Wardriving credit card thief gets 9 years in jail

By Justin Mann on
Was a nine-year prison term too harsh a sentence for a wardriver that was stealing credit card numbers? According to a three-judge panel in the U.S. 4th Circuit Court of Appeals, it was justified. Showing just how much more digital crime is being recognized, the fear of digital thieves is becoming so great that for even minor cases we are seeing harsh penalties. In this particular case, two individuals were attempting to steal credit card numbers from a hardware store. While they only managed to pilfer a minor amount of cards before being caught, the “potential damage” was what put them behind bars:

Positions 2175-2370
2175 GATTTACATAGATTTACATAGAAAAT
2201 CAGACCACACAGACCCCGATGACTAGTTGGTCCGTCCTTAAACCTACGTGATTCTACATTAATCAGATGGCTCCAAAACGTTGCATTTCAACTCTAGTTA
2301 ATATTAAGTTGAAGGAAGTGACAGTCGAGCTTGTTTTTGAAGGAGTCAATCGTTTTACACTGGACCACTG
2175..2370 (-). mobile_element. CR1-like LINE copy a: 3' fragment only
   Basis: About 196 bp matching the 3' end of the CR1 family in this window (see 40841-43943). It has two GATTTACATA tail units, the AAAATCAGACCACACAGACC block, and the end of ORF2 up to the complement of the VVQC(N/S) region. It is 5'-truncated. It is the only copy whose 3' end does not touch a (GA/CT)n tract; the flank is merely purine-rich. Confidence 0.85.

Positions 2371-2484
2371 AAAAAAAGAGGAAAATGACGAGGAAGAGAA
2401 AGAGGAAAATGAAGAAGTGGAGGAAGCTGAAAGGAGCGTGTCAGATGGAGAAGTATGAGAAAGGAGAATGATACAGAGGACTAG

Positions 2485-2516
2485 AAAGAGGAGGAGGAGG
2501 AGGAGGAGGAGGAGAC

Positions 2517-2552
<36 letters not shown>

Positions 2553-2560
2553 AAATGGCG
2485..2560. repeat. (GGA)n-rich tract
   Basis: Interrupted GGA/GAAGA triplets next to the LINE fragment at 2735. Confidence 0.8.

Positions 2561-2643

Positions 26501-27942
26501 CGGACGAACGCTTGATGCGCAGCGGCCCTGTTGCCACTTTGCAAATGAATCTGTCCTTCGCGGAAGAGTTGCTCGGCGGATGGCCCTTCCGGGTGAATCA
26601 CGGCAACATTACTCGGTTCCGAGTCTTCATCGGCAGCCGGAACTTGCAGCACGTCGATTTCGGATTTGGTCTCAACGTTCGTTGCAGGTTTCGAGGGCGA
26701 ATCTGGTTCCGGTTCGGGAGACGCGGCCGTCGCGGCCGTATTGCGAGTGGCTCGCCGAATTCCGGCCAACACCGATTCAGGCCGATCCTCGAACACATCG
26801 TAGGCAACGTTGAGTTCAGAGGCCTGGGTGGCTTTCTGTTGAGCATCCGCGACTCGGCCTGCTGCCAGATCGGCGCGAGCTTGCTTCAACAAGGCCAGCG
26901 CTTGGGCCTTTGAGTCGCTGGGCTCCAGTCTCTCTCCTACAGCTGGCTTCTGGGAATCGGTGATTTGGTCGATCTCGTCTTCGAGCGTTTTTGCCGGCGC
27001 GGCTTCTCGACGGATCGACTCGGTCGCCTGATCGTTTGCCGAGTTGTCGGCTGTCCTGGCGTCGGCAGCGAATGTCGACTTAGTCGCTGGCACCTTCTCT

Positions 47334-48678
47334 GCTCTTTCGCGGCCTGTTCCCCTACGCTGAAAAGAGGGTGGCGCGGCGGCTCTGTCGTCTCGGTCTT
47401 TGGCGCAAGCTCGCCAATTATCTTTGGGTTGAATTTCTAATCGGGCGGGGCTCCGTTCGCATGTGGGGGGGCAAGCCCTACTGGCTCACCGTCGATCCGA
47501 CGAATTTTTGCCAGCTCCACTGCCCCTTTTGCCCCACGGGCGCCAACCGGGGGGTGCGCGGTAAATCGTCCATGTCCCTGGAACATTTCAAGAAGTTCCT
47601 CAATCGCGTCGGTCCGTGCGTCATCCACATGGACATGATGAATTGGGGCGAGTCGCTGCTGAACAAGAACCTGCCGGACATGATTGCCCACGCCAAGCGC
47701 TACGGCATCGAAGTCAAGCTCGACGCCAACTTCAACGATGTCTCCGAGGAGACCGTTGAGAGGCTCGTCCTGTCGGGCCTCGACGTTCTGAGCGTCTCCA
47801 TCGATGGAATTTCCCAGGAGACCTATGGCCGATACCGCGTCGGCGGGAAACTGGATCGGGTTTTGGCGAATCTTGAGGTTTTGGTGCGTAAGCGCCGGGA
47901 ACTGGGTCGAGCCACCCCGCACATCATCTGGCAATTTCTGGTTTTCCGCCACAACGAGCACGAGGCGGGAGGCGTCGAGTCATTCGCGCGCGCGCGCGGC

"We find that the district court did not err in using Salcedo's admitted intentions to harm 250 or more victims and to traffic the stolen information to enhance his sentence," the decision reads.
The plan was rather interesting, and one that further proves the need for enhanced security, especially among wireless networks. They had discovered an open wireless network at a particular store, which opened the doors for them to reach the internal network of the entire chain. Later, they were able to install a modified version of a credit card processing program to capture the card numbers. Do petty thieves deserve sentences such as this?

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